Jean Monnet Network Conference: Time is Running Out! Systemic, Disruptive Innovation to Achieve the SDGs

The conference will bring together Australian and international scholars working on different aspects of this challenge. Through a curated program of reading and discussion, it will try to make sense of the contemporary context to help orient our research and innovation for the rest of the decade.

With less than 6 years to 2030, the ambitions of the United Nations Paris Agreement and the SDG Agenda for Transformation are at grave risk. Time is running out! It is apparent that the taken for granted modes of business, policy making, crisis management, governance and knowledge production are deeply inadequate, and new initiatives are necessary if there is to be any chance of achieving the world’s climate targets.

It is now well recognised that both scientific and social innovation are required. Examples exist of their sensible and productive interaction, whether in using open data to encourage more equitable lifelong learning, or complementing the roll out of more environmentally sustainable technologies with a new conceptualisation of human behaviour and how to influence it. However, if we are to achieve the transformational outcomes needed, we require more effort to accelerate the pace and character of innovation itself: in short, more systemic, structural, radical and disruptive. Business as usual will fail!

The question, then, is what does systemic, disruptive social innovation involve at the everyday level; how does it relate to ordinary, local scale experimentation and adjustment? In the field of climate change adaptation, there is growing awareness of the need for transformational as compared to incremental adaptation. How do the two relate, and does ‘everyday adaptation’ matter? Across various domains, ordinary adaptability, incremental reform and individual level change appear in some settings as a barrier to transformation, but in other settings as a small but vital demonstration of local agency, creativity and learning.

When it was first developed, the SDG policy agenda was an attempt to capture some of the complexity and drive positive Social Tipping Points of various sorts. But it is now in danger of being superseded and overwhelmed by the very issues it lays out and others it failed to anticipate. Efforts to implement the agenda are widespread across government, industry, and not-for-profit organisations at multiple scales. Yet in aggregate the outcomes fall far short of what was envisaged and needed. Hindsight reveals policy makers’ overconfidence in existing institutional, organisational, and administrative forms and practices.

In the last 4 years, support from the European Union has enabled the Jean Monnet Network on Social and Scientific Innovation to Achieve the SDGs to explore these questions. This conference provides an opportunity for dialogue between the Network researchers and those associated with the Latrobe University Climate Adaptation Lab, and other colleagues concerned about the urgent need for transformative action. The idea of Tipping Points will be central to rethinking the framing of innovation and change, and the blurring of human and natural phenomena. What does this mean for the SDGs and their capacity to inspire urgent engagement in the next 5 years?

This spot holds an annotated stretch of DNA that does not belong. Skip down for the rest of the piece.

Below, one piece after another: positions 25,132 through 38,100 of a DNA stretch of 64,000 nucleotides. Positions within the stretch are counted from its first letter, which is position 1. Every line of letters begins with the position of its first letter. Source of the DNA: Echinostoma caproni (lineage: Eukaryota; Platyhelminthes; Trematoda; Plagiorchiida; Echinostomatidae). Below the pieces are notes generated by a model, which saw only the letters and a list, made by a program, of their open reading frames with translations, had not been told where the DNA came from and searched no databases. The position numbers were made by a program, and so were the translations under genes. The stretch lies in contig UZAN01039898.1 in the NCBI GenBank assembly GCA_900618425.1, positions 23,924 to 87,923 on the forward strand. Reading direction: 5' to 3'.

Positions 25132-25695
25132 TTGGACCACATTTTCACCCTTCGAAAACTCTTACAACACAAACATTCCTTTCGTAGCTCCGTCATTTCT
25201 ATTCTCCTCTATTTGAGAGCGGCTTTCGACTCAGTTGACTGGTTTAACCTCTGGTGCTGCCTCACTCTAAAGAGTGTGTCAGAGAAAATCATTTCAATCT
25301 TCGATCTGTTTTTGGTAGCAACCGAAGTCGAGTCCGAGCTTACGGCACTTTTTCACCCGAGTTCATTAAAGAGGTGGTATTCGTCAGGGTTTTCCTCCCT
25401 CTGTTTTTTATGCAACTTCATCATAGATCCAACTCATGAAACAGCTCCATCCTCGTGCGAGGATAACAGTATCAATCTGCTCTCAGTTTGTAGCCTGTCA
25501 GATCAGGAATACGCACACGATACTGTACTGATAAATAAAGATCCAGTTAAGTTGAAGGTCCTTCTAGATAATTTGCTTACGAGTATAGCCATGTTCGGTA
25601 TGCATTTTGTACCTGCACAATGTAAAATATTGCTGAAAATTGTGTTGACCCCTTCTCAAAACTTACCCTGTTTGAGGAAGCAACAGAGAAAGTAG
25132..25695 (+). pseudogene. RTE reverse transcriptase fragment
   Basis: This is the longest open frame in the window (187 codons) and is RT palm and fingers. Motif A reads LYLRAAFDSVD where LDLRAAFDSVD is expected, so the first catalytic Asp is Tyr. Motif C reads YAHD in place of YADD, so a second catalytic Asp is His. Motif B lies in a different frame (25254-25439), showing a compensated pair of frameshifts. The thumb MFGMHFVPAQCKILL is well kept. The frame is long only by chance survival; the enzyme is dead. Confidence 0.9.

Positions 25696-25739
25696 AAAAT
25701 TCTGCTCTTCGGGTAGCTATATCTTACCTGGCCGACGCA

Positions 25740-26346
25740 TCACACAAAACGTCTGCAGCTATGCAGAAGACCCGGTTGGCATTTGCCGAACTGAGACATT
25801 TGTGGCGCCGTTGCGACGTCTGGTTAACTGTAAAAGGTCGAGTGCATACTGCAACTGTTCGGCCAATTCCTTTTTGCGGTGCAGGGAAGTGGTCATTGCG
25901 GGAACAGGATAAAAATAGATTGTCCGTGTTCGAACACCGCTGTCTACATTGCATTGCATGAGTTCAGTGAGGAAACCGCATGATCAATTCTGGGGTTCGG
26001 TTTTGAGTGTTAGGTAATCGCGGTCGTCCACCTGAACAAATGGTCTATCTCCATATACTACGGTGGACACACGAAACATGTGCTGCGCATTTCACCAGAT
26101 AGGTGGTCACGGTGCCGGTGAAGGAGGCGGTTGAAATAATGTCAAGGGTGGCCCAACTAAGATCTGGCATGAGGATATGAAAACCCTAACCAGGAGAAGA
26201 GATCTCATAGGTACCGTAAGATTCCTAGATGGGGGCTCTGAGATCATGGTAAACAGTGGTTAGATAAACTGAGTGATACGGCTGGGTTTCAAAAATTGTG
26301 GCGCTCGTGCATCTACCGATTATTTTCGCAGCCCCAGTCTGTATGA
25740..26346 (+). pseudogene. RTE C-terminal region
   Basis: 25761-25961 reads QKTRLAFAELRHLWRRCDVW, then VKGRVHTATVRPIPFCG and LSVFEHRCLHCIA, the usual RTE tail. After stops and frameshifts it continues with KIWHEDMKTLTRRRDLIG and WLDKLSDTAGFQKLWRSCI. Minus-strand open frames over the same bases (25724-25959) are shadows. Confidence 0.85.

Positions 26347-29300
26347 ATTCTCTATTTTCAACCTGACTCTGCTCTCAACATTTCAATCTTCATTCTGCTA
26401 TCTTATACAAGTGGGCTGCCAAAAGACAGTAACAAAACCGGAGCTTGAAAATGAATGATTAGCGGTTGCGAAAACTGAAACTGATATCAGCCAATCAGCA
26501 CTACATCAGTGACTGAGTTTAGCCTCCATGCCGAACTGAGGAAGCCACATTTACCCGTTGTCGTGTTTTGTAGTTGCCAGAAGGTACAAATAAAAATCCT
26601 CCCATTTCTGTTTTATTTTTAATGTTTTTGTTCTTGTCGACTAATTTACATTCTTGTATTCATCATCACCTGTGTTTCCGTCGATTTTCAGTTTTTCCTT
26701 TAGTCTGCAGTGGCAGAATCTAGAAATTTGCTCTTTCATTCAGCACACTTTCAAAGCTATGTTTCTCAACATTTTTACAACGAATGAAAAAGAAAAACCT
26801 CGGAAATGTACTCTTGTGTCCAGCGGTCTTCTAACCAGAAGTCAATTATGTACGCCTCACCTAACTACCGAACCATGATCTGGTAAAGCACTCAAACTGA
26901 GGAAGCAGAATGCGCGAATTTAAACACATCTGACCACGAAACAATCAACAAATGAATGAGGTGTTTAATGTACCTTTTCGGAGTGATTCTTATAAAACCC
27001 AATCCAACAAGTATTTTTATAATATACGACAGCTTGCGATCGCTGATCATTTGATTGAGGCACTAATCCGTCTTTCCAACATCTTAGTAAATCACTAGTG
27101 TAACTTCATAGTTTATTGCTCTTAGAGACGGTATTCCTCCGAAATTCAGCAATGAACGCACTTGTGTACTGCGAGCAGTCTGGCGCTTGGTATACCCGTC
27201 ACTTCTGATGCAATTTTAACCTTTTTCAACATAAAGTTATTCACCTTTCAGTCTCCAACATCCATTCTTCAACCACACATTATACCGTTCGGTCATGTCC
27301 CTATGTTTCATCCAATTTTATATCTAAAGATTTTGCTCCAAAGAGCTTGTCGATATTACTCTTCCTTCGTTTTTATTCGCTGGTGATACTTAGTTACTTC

The conference will bring together Australian and international scholars working on different aspects of this challenge. Through a curated program of reading and discussion, it will try to make sense of the contemporary context to help orient our research and innovation for the rest of the decade. The Latrobe University Climate Change Adaptation Lab and the RMIT EU Centre of Excellence project on Social and Scientific Innovation to Achieve the SDGs (supported with funding from the EU) will lead this event, along with input from groups including Planetary Civics and Regen Melbourne. The conference will run from 1.00-7.00pm each day, providing opportunities for European colleagues to connect. It will be structured to learn from key thinkers as well as enabling extensive participation amongst all attendees.

Pre-readings

A range of materials will be shared with participants in advance. These materials will provide evidence about the urgency of the crisis, and examples of initiatives already under way. These resources will underpin key themes and provide a focus for the dialogue at the conference.

Contact

Irini Vasilakakos

irini.vasilakakos@rmit.edu.au

*Please indicate if you are registering for in-person attendance or to join via the online stream – a link to join online will be sent individually to those that RSVP.


Hosted by RMIT European Union Centre of Excellence

Afternoon tea will be provided.

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Acknowledgement of Country

RMIT University acknowledges the people of the Woi wurrung and Boon wurrung language groups of the eastern Kulin Nation on whose unceded lands we conduct the business of the University. RMIT University respectfully acknowledges their Ancestors and Elders, past and present. RMIT also acknowledges the Traditional Custodians and their Ancestors of the lands and waters across Australia where we conduct our business - Artwork 'Luwaytini' by Mark Cleaver, Palawa.

aboriginal flag
torres strait flag

Acknowledgement of Country

RMIT University acknowledges the people of the Woi wurrung and Boon wurrung language groups of the eastern Kulin Nation on whose unceded lands we conduct the business of the University. RMIT University respectfully acknowledges their Ancestors and Elders, past and present. RMIT also acknowledges the Traditional Custodians and their Ancestors of the lands and waters across Australia where we conduct our business.